Spinal stenosis from standing is a topic of keen interest to patients with lumbar canal narrowing concerns and some patients who suffer from cervical and thoracic stenosis, as well. Standing is known to be a difficult activity for many spinal stenosis sufferers to perform. Furthermore, a great number of patients endure greatly exacerbated pain or neurological expressions when standing for any length of time.
Standing and walking are basic activities of life. Being deprived of the ability to stand up is tantamount to suffering partial disability. For patients who must stand to work, their conditions usually force them to change careers or stop working altogether.
This informative commentary details the reasons why many spinal stenosis patients have trouble standing. We will also explore why pain worsens in the standing position.
Painful Spinal Stenosis from Standing
Spinal stenosis pain often begins or worsens when the patient stands for any significant length of time. This can occur regardless of where the stenosis resides, but is most often seen in patients with lumbar canal impingement conditions.
Standing really straightens the lumbar spinal region and can increase pressure on the cauda equina or spinal cord in the affected compressed levels. This escalated stress can be terribly painful and might create localized acute symptoms or radiating pain in the legs, often called sciatica.
Lumbar stenosis patients might also endure spasms in the lower back, buttocks, legs or feet when standing upright. These muscular constrictions are often linked to acute compression of nerve tissues, causing sudden loss of innervation to the affected soft tissues. These spasms can be terribly painful and debilitating, often forcing the patient to sit or lie down immediately.
Some patients with cervical or thoracic stenosis might also experience pain locally in the affected areas of the spine or in the lower body and legs. However, some patients will not experience any pain when standing, but simply will not be able to maintain an upright posture due to the neurological expressions examined in the section below.
Neurological Spinal Stenosis from Standing
Regardless of where the stenosis resides in the spinal anatomy, patients may experience a variety of neurological effects when they attempt to stand. These effects are usually the results of chronic spinal cord compression in the neck, upper back or middle back, or the result of chronic cauda equina compression in the lower back.
The most common patient citation for problematic neurological expression is certainly the inability to stand for long, or at all. Many patients have objective numbness and weakness in their buttocks and legs due to ongoing neurological compression. They may or may not feel pain.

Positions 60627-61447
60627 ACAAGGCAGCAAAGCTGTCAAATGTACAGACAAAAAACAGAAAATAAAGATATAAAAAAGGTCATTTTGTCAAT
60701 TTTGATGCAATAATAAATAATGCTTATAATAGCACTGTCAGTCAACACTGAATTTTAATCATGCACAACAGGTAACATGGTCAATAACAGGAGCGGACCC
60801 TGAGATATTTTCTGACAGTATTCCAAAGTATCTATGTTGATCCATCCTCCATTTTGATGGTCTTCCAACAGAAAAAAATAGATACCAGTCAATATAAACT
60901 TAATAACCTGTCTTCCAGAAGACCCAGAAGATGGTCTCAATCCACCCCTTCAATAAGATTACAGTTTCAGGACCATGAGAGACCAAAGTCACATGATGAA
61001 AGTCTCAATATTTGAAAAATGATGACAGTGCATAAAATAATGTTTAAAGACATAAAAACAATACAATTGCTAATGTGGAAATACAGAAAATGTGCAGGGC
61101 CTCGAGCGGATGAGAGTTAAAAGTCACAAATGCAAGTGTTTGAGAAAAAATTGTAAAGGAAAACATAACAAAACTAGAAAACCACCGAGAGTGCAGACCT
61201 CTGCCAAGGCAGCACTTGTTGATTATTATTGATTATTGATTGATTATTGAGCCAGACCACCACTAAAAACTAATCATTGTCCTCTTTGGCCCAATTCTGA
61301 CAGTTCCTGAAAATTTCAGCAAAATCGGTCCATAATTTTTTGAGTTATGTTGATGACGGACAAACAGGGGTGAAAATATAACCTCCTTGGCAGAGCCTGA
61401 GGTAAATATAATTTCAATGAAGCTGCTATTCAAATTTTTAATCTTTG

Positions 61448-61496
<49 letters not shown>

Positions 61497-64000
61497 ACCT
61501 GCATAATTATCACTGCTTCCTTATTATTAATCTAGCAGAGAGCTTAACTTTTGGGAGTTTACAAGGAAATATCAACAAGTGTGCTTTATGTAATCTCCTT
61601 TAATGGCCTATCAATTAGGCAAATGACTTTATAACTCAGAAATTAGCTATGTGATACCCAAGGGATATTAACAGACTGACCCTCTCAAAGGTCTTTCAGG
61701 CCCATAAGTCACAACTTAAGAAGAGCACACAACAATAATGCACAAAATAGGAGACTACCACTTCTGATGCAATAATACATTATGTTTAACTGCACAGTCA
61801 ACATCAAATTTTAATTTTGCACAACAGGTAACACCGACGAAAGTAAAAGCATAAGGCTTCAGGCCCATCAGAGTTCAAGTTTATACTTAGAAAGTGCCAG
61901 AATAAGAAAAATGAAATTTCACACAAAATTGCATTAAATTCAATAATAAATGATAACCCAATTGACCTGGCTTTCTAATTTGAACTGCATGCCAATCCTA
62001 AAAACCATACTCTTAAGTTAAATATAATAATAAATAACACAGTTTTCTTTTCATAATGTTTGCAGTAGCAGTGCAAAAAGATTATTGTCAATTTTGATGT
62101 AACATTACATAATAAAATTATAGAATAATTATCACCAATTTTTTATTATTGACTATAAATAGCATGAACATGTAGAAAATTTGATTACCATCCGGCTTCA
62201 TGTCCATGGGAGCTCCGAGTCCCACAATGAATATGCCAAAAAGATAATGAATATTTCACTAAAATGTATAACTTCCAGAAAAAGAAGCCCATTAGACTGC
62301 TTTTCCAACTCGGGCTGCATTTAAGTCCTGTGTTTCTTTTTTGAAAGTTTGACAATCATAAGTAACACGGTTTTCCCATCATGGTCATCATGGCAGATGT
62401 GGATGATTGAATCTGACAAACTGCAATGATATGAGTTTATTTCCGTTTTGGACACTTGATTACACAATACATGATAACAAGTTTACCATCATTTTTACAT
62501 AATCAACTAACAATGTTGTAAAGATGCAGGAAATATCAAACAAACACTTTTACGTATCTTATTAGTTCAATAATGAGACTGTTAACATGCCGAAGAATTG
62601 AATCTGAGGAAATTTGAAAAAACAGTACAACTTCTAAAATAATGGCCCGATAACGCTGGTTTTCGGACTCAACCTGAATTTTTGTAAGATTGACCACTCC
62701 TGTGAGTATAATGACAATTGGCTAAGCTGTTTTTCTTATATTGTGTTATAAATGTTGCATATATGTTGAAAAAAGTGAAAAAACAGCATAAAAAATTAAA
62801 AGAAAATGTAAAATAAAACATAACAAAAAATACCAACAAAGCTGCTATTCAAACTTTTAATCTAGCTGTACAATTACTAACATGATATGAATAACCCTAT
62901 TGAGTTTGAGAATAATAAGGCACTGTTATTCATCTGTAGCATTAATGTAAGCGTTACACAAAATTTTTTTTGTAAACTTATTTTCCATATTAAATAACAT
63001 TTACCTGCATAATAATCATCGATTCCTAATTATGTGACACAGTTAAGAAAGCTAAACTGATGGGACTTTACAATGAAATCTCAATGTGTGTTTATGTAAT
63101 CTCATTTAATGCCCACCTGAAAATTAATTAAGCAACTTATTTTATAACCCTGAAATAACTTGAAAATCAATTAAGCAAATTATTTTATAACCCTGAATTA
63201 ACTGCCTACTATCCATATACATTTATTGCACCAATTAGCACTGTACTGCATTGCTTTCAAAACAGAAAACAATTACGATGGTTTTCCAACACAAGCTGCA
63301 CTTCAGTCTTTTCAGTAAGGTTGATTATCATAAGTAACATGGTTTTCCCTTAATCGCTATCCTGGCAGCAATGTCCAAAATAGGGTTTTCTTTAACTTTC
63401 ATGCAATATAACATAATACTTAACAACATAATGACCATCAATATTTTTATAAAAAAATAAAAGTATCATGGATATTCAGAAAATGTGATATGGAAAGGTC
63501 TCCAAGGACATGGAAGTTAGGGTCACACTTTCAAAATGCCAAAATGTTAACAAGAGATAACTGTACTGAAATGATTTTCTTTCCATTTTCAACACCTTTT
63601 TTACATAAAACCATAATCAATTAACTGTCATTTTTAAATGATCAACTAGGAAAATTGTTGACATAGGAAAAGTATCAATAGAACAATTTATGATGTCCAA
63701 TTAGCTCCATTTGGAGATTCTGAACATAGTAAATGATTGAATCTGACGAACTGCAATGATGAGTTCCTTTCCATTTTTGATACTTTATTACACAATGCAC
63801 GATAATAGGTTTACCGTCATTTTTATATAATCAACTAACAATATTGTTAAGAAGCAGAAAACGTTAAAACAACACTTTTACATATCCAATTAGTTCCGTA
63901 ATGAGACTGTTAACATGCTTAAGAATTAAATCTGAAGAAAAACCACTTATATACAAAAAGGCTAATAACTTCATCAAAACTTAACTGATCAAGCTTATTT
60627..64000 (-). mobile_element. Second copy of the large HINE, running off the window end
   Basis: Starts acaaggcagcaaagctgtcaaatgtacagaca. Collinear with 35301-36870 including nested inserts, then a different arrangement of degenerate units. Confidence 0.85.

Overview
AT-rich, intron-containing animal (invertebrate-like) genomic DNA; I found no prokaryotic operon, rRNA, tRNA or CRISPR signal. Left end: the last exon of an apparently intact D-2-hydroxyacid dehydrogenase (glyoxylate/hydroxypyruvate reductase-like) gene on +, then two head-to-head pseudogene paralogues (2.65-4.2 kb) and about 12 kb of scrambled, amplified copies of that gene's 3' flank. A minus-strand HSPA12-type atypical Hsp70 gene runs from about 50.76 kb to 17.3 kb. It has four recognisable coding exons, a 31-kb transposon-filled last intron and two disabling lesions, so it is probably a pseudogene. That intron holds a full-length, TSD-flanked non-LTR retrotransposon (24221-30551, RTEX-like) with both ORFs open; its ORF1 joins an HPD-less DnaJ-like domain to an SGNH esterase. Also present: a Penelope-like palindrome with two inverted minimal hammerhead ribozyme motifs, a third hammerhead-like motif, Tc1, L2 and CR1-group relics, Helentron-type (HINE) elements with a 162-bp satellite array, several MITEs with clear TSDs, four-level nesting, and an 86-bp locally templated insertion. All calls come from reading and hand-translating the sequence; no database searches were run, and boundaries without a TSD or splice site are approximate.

Patients with this symptomology must be very careful, since they have a tendency to fall and might suffer grievous injury if they can not stand while positioned on a hard surface. Other patients might suffer highly specific neurological effects while standing, even if the position itself is not painful:
Some patients suffer urinary or fecal incontinence when standing. This expression can be just as debilitating as patients who can’t stand at all.
Some patients suffer subjective versions of numbness or paresthesia, often in the saddle area of the anatomy.
Some cervical stenosis patients might endure exacerbated headaches when standing or might experience dizziness or vertigo symptoms. These expressions might be worsened by movement of the neck while standing, as well.
Help for Spinal Stenosis from Standing
Not being able to stand for long is very limiting on a normal lifestyle. Patients might be able to stand for short time periods, but must have access to seats or beds to rest in between strenuous exertions.
Not being able to stand at all is a major contributor to complete disability. Most patients will be forced to stay home and stop working. A minority might be able to continue in their chosen vocation, with considerable changes to their environment and work practices. However, most will lose their autonomy and suffer drastic financial losses that might endanger the welfare of their family.
While these experiences are horrible, at least they are predictable and can be planned for and accommodated. Sometimes, the worst expressions of standing-related stenosis symptoms are those that are only occasionally suffered in unpredictable patterns. These are the patients who can be injured severely when they fall unexpectedly. These are also the patients who develop the most fear from their symptomology, since they never know when an acute episode might strike them down.
To learn more about what can be done to combat stenosis that is escalated from standing upright, talk to your physician or physical therapist for case-specific advice and recommendations.